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The Sky is Falling

Every summer small planes trail advertising banners behind them and parallel the beaches. The planes tilt slightly up. Their engines strain. The planes fly slower than you think is possible. It’s a wonder they don’t fall from the sky, let alone taking off in the first place.

I was in Lowes when I got a call from my brother-in-law. “If you want to see something different this morning, drive by Intermediate East. A small plane landed in the athletic field.”

It turns out the plane was one of those that drag the ad banners through the air. The pilot had engine problems, dropped the banner in the woods, and landed the plane without incident.

A couple hours later the Wife-Beast calls me outside. She had that this-is-serious look on her face. “It might be my imagination, but I heard what sounded like a struggling plane engine and someone yelling for help.”


“That way,” she pointed.

Being a nurse and knowing a bit about first aid, I always feel a sense of duty to help if someone might be in trouble. I launched myself through the woods and went through the emergency medical checklist in my head. Check airway. Stop bleeding. Immobilize the victim. Those kinds of thoughts.

I emerged at Route 37. The main highway that connects the Garden State Parkway to Seaside Heights—the beach, “the Shore.” A banner was hanging in the power lines. Traffic was stopped. People were trickling out of the stores that dot this part of Route 37. They were walking west. Like me. Toward a plane.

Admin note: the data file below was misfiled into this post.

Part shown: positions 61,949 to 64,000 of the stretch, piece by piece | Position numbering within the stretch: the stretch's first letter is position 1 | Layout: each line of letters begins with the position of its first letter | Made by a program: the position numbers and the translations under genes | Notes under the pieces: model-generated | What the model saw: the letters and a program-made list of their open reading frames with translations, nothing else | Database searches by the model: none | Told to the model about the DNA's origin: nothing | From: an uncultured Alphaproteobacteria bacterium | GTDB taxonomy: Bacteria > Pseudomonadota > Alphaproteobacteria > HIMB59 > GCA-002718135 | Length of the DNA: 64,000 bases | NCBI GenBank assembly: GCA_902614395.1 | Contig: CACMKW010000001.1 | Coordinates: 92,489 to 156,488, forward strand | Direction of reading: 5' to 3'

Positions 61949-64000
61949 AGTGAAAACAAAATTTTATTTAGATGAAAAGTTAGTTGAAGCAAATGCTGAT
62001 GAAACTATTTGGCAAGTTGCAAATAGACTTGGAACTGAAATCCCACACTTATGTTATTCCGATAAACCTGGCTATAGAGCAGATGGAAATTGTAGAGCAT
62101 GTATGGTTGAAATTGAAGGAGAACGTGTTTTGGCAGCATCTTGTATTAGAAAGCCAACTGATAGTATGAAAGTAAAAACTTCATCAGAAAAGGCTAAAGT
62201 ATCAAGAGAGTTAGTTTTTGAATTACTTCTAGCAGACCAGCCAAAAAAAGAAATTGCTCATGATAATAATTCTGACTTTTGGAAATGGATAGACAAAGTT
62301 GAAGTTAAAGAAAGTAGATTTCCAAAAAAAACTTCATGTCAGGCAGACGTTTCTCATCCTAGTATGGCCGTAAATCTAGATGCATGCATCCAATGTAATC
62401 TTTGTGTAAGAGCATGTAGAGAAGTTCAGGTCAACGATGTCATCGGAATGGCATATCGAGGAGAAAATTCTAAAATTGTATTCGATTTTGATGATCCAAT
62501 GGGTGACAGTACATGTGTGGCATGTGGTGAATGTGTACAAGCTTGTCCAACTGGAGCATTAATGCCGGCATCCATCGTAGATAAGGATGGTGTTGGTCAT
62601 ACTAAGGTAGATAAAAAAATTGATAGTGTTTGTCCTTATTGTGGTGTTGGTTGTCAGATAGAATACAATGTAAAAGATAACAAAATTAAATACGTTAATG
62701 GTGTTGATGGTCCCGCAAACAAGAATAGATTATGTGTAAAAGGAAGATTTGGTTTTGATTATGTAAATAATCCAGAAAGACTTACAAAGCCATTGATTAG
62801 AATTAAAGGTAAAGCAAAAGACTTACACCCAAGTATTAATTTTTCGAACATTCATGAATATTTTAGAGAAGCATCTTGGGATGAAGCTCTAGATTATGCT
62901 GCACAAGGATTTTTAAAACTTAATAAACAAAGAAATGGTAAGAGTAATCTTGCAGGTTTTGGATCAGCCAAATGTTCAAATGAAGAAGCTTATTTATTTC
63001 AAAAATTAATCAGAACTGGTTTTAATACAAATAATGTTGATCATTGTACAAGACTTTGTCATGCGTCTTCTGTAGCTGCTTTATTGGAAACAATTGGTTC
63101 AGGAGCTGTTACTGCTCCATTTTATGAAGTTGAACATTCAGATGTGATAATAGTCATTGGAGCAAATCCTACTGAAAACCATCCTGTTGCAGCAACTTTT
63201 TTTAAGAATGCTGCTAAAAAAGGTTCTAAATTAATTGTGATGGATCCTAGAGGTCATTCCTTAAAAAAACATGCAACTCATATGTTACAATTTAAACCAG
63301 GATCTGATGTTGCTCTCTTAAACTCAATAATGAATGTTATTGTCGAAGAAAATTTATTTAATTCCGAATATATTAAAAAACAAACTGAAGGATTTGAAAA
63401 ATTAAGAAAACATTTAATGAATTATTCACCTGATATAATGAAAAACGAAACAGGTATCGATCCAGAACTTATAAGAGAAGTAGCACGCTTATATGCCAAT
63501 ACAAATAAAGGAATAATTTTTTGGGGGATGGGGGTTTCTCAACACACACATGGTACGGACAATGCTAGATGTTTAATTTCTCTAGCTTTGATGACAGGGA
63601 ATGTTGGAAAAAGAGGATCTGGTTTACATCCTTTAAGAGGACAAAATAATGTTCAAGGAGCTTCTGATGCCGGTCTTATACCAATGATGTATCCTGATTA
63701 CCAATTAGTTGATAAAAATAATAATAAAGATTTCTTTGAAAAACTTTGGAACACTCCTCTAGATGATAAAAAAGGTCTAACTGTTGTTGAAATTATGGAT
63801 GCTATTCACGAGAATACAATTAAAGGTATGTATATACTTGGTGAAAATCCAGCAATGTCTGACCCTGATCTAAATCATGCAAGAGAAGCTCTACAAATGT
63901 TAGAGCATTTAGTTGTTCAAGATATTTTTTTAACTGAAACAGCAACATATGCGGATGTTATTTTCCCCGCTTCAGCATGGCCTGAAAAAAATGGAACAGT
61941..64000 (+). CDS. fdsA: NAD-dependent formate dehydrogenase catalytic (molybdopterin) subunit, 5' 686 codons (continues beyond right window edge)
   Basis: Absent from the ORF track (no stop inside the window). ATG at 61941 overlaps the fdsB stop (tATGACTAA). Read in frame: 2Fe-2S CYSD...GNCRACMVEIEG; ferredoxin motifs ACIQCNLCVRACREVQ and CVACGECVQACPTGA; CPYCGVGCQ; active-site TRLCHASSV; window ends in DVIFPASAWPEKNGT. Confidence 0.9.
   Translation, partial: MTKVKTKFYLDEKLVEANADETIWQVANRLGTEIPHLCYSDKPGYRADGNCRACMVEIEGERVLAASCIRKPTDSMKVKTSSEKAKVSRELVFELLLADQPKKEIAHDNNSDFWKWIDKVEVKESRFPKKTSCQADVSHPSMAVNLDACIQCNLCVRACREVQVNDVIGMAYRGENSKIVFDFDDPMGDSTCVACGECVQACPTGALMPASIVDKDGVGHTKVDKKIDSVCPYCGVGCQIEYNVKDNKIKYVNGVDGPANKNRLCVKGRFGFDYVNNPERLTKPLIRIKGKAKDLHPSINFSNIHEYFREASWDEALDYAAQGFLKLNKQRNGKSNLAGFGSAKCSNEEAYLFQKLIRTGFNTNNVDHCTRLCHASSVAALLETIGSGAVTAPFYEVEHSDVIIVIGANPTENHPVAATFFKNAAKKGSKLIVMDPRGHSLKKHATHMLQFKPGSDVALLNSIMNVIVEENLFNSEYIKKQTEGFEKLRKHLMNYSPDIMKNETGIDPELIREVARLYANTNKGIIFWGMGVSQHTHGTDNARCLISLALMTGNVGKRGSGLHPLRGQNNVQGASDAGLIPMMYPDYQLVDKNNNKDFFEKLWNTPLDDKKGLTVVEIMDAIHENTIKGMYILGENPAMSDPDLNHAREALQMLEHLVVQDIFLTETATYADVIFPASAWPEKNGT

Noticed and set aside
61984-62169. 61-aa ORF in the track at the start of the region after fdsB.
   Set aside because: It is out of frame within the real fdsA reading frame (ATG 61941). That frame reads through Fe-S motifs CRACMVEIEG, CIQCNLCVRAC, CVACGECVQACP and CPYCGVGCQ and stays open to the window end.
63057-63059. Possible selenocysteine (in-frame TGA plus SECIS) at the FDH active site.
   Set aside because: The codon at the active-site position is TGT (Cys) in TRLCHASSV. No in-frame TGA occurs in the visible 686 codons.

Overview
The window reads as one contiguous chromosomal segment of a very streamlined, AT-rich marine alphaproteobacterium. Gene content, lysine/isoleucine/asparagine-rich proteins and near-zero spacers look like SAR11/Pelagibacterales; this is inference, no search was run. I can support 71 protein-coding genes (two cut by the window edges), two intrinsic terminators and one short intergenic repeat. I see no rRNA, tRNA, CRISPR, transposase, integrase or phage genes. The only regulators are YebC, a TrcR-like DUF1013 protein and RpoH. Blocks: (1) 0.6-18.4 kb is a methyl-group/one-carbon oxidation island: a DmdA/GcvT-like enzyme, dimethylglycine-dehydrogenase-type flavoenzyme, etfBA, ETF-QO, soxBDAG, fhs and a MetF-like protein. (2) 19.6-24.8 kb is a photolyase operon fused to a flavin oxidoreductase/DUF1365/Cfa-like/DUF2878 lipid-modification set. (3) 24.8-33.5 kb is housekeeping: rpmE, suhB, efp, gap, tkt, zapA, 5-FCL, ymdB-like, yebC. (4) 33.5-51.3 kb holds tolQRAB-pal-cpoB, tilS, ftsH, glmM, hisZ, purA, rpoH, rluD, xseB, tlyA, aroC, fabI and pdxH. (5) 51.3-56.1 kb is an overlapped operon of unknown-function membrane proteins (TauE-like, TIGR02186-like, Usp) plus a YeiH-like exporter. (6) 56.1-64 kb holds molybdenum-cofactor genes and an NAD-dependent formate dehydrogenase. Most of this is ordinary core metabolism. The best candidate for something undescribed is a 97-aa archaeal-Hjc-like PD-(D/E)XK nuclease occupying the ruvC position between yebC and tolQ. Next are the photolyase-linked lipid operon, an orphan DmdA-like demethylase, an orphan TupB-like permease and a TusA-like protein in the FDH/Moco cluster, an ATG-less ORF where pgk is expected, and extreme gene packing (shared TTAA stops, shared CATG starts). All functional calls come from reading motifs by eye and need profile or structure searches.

It landed in the middle of Route 37 on the busiest weekend of the year. It didn’t hit a car, nor a telephone pole, didn’t clip a line. One road sign was clipped and took out half a wing. The plane pivoted and landed in the front of an IHOP restaurant—just feet from the entrance.

No one was hurt.

A local photographer posted pictures of the aftermath. I was too busy thinking someone might need help; I didn’t think to grab my camera.

Here are the photographs: ####


Reid said:

"I didn't think to grab my camera"

Drop and give me twenty. No, fifty. No, seventy. As in "the new D-70 I should carry with me at all times."

Posted on Jul 02, 2006 01:16 PM

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